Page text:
Q The new Panasonic plasma HDTV you recommended is killer. I still have to get some 3-D glasses for it, though, and they're not cheap. Will the glasses ever come down in price?

A In the world of consumer electronics, pretty much everything comes down in price, while, paradoxically, quality and performance go up. The television you just purchased is a prime example. There are exceptions, of course, notably stereo gear such as high-end turntables. But active-shutter 3-D glasses are one area where prices are bound to drop as the technology becomes more widespread.

Active-shutter 3-D glasses are battery powered. They synchronize with your TV to provide a full-resolution image to each eye. The downside is that they are still relatively expensive and bulky, and some users experience flicker when using them.

Panasonic's glasses are the best choice for your set and sell for $120 to $130 per set, lower than the initial price of about $150.

Other companies are starting to sell active-shutter 3-D glasses that are compatible with televisions from major manufacturers. For example, NXG and iTrek have glasses available for as little as $70. Reviewers have said that the optics are not as good as the Panasonic glasses, but they were still found to be acceptable for backup use or to have an extra set around for guests.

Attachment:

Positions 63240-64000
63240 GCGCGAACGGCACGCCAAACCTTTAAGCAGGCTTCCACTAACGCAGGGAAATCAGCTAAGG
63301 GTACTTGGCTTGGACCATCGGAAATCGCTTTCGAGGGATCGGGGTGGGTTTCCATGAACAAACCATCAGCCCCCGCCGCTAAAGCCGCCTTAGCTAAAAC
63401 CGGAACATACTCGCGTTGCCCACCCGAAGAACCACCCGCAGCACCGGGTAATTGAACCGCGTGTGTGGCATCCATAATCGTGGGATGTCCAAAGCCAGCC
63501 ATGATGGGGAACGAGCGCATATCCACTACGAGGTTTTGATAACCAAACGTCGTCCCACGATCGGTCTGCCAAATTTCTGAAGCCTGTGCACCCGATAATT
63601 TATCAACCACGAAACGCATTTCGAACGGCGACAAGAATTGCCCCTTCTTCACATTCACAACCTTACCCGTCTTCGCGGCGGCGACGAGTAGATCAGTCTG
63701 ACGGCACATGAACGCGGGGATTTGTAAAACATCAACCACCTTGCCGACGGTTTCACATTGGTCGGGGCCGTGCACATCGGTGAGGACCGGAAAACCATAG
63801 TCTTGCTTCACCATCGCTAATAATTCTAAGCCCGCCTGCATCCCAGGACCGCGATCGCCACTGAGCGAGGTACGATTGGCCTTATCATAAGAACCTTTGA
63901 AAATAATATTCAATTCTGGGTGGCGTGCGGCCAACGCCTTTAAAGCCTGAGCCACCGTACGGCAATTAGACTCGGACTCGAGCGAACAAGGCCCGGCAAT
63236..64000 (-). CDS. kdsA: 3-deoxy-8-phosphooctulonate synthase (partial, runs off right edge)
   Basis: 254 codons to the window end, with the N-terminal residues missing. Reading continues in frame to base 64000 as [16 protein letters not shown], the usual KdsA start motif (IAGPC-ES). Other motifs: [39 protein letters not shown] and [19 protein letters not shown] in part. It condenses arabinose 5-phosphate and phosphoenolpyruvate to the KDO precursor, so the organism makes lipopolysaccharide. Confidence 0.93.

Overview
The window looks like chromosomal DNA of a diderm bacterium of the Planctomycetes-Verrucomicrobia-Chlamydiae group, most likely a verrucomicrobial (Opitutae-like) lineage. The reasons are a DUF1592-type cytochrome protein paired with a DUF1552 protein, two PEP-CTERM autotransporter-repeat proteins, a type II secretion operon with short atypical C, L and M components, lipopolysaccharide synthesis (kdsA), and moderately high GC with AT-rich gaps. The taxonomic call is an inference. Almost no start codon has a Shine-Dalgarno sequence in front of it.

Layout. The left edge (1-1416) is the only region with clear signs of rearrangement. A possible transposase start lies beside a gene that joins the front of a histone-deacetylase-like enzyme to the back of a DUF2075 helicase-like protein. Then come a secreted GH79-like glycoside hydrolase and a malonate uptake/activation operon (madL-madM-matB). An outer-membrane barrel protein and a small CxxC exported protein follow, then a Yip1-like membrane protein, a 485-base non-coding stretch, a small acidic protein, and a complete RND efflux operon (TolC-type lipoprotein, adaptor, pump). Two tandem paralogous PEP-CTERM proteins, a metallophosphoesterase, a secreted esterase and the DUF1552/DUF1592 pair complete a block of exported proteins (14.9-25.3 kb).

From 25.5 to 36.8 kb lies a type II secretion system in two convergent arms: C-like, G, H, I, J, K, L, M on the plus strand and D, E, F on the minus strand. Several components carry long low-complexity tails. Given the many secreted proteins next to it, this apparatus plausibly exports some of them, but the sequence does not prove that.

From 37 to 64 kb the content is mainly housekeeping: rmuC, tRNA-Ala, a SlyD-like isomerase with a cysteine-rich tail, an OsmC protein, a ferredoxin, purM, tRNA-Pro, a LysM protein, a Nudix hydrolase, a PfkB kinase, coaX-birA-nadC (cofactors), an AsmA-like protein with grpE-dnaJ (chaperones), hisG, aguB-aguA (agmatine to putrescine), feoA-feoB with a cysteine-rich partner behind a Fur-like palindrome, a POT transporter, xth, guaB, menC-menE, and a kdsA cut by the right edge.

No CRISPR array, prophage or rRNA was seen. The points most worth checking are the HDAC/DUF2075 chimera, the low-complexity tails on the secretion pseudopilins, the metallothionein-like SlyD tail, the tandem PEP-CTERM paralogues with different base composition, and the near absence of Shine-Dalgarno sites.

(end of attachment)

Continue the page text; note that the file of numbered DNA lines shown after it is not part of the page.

There is a dark horse on the 3-D TV horizon. Some manufacturers are introducing televisions that use inexpensive passive glasses, just like the ones you find in the movie theaters. These glasses cost as little as $10.

The downside to televisions compatible with passive glasses is that the resolution is reduced by 50 percent when watching in 3-D mode.

I've seen a few TVs using passive glasses and in smaller screen sizes, such as 32 inches, it seemed OK. Anything 42 inches or bigger starts showing the compromises quickly.

If you want a cheap 3-D fix, passive might work for you. If you want the best 3-D experience, though, you need to get a set that works with active shutter glasses. Just remember that there still isn't a lot of 3-D content yet, so you might want to hold out a bit.

Computer-aided stereos

Here's more on computers and stereos, which I wrote about last week:

If you want to use your computer with an analog stereo system, get a miniplug-to-RCA cable and connect the computer's line output or headphone output to any input on the receiver other than the phono input. Download the Remote app for iPad or iPhone, select the input on the receiver and you have a computer music server working through your sound system.

Submit questions and read past columns at www.soundadviceblog.com.